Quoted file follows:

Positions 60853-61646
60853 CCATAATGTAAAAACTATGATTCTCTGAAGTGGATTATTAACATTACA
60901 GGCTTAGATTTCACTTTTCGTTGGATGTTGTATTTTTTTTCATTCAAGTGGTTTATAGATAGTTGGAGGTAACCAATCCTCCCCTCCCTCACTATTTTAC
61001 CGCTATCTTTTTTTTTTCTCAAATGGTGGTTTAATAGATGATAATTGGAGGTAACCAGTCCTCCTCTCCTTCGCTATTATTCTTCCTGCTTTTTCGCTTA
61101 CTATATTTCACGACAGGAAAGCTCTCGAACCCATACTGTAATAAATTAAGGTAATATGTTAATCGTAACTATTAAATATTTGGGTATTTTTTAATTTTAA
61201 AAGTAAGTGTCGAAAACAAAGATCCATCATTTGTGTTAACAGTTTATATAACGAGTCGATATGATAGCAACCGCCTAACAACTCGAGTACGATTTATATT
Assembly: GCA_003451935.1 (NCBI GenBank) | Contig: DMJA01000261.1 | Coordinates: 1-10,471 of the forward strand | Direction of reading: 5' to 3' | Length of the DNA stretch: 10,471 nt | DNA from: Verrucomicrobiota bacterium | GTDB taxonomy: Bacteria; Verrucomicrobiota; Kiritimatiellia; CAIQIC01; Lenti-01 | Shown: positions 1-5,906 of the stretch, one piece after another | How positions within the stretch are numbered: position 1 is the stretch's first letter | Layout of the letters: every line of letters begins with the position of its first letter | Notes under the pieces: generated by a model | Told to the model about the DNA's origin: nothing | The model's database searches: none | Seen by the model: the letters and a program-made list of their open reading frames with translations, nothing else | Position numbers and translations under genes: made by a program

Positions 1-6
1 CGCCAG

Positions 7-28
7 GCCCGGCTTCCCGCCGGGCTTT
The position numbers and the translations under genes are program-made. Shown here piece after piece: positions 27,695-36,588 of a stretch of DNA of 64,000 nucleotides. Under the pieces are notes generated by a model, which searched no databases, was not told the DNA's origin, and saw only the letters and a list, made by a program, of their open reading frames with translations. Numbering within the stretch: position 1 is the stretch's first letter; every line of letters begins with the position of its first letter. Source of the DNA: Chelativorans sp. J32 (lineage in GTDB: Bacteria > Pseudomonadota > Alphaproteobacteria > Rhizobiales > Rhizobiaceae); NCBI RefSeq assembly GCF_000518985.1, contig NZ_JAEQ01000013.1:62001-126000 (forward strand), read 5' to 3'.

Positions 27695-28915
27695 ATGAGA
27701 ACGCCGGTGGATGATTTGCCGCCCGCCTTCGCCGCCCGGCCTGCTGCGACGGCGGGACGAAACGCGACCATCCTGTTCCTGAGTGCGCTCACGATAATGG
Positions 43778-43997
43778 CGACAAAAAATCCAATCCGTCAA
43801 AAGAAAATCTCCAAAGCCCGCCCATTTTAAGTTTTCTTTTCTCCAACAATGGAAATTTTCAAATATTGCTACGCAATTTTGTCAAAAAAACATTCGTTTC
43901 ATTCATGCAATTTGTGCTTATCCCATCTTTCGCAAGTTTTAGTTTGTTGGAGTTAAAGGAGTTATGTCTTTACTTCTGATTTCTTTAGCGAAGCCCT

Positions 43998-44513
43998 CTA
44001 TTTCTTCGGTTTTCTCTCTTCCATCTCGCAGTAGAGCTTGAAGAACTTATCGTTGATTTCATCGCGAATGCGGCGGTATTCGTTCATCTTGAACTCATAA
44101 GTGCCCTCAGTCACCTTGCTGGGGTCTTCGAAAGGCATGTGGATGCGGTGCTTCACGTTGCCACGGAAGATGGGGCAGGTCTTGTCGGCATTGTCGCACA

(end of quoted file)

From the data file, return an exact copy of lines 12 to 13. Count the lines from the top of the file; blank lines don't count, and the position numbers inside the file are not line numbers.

The position numbers and the translations under genes are program-made. Shown here piece after piece: positions 27,695-36,588 of a stretch of DNA of 64,000 nucleotides. Under the pieces are notes generated by a model, which searched no databases, was not told the DNA's origin, and saw only the letters and a list, made by a program, of their open reading frames with translations. Numbering within the stretch: position 1 is the stretch's first letter; every line of letters begins with the position of its first letter. Source of the DNA: Chelativorans sp. J32 (lineage in GTDB: Bacteria > Pseudomonadota > Alphaproteobacteria > Rhizobiales > Rhizobiaceae); NCBI RefSeq assembly GCF_000518985.1, contig NZ_JAEQ01000013.1:62001-126000 (forward strand), read 5' to 3'.

Positions 27695-28915